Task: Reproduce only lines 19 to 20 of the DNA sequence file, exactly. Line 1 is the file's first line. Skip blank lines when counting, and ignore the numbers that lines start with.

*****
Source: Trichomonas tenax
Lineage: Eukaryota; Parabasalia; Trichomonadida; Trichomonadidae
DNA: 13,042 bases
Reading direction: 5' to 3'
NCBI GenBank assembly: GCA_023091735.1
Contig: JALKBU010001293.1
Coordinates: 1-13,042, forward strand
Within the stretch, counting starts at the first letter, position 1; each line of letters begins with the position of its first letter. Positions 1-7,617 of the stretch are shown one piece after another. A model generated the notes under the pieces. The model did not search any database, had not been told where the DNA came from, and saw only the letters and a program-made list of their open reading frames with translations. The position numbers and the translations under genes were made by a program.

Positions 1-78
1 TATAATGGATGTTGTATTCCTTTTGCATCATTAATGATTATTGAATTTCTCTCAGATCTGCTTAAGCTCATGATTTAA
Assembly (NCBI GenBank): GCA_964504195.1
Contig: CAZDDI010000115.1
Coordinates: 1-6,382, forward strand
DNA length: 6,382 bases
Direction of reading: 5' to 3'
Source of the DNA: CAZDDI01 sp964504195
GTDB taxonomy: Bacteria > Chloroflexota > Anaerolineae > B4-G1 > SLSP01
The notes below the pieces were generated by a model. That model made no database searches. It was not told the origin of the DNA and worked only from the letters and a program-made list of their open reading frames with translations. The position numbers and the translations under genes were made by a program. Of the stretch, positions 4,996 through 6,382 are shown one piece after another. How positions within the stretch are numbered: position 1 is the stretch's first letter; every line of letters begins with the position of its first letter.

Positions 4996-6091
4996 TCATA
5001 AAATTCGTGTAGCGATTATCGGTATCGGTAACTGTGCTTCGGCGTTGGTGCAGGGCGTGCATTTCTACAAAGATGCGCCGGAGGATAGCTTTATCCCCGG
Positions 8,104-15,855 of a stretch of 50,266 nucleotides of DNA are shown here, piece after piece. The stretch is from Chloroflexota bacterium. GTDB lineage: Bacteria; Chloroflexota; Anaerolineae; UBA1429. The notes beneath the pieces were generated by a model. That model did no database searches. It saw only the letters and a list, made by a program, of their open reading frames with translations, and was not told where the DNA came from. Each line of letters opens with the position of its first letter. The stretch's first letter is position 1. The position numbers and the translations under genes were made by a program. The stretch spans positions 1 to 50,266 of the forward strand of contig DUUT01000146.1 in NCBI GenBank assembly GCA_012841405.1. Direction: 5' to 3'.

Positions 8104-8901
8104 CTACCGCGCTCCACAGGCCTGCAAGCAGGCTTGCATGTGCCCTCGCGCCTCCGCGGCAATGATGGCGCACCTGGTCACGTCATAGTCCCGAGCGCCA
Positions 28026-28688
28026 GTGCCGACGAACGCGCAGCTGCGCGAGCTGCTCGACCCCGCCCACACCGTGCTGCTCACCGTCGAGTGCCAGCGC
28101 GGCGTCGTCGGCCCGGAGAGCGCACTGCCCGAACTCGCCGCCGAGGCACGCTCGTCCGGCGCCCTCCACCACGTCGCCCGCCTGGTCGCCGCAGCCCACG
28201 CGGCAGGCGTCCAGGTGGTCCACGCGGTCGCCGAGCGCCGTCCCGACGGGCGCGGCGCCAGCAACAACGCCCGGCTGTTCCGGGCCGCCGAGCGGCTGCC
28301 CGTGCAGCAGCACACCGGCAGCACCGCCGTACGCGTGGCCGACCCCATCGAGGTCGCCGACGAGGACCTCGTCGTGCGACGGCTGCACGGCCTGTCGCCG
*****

Positions 4996-6091
4996 TCATA